Last Updated on June 8, 2022, by eNotes Editorial. Word Count: 534
Water is best, and gold, like a blazing fire in the night, stands out supreme of all lordly wealth. But if, my heart, you wish to sing of contests, look no further for any star warmer than the sun, shining by day through the lonely sky, and let us not proclaim any contest greater than Olympia.
These lines begin the ode. They compose a priamel, which is a literary device that often occurs in ancient Greek poetry. In this device, the poet cites correlations or metaphors from other parts of life. These serve as foils or comparisons for the subject of the poem, which is the Olympics. Pindar begins speaking about how water and gold are the best elements in their respective realms, but they are nothing in comparison to the Olympics.
But when you disappeared, and people did not bring you back to your mother, for all their searching, right away some envious neighbor whispered that they cut you limb from limb with a knife into the water's rolling boil over the fire, and among the tables at the last course they divided and ate your flesh.
In the middle of the ode, Pindar speaks about the myth of Pelops, who was taken by the god Poseidon into the heavens. According to some accounts, Tantalus, Pelops's father, cut his son up and served him to the gods at a banquet. The gods all refrained from eating Pelops—save Demeter, who ate his shoulder. He therefore needed a new shoulder, which Demeter made out of ivory. Pindar, however, says that this myth is mere rumor. Earlier in the poem, Pindar speaks about "stories adorned with embroidered lies," comparing falsehoods to a cloth onto which lies are sewn. Pindar says that a jealous neighbor made up this lie when Pelops could not be found. Pindar states that a god could never be a glutton, or someone who would eat a mortal. Pindar believes that the gods could not carry out this type of savagery.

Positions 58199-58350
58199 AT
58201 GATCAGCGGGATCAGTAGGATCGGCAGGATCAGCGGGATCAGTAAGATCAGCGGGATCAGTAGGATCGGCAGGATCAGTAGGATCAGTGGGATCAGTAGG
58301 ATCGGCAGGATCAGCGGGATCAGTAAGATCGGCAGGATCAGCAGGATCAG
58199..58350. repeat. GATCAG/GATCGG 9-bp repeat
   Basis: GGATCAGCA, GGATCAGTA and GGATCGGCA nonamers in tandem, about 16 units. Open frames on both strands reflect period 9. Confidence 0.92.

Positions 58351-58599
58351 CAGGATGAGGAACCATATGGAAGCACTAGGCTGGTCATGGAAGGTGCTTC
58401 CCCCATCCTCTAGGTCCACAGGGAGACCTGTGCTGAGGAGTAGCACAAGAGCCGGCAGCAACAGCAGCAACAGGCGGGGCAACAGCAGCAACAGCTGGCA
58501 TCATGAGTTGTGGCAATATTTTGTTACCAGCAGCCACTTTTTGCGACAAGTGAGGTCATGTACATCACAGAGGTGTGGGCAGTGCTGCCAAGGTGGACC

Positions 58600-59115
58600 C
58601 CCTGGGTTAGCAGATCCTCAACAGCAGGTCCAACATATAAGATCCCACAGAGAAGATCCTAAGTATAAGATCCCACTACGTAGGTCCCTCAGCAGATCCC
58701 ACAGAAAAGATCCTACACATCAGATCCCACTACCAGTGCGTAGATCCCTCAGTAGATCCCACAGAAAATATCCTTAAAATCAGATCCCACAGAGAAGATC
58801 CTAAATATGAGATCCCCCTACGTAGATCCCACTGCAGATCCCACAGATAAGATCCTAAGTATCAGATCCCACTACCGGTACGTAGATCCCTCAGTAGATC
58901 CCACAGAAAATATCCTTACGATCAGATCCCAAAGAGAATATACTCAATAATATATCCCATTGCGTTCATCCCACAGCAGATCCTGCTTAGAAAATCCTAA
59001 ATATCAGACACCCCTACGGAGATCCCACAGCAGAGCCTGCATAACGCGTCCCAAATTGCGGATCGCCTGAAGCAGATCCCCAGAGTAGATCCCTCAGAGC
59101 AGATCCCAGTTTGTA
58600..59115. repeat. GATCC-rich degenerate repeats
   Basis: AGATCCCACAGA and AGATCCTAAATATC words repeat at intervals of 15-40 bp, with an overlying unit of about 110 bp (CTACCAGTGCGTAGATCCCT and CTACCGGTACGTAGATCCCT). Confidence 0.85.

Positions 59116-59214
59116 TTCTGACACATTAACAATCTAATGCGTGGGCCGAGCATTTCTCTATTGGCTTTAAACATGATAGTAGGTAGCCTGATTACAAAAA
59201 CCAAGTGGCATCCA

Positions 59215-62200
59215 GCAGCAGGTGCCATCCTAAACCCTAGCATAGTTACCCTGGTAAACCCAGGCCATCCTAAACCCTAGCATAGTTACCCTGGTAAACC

The fame of Pelops shines from afar in the races of the Olympic festivals, where there are contests for swiftness of foot, and the bold heights of toiling strength. A victor throughout the rest of his life enjoys honeyed calm, so far as contests can bestow it.
Pindar continues to tell the myth of Pelops. After Pelops returns to earth, he challenges King Oenomaus to a chariot race to win the king's daughter. The king had already killed thirteen of her suitors, but Pelops was able to defeat the king in a chariot race and win his bride. Pindar says that Pelops's victory and fame hang over the Olympics, in which there are races of speed and contests of strength. He writes that the victor of these contests will enjoy fame. He then speaks about Hieron, whom he praises for his leadership. Pindar writes that Hieron's leadership is watched over by a god, and Pindar hopes that Hieron will soon celebrate a victory in the chariot races. Pindar elevates Hieron by comparing him to the glorious Pelops of myth. Pindar says that both figures are attended by the gods and have achieved the greatest honors that mortals can hope to reach.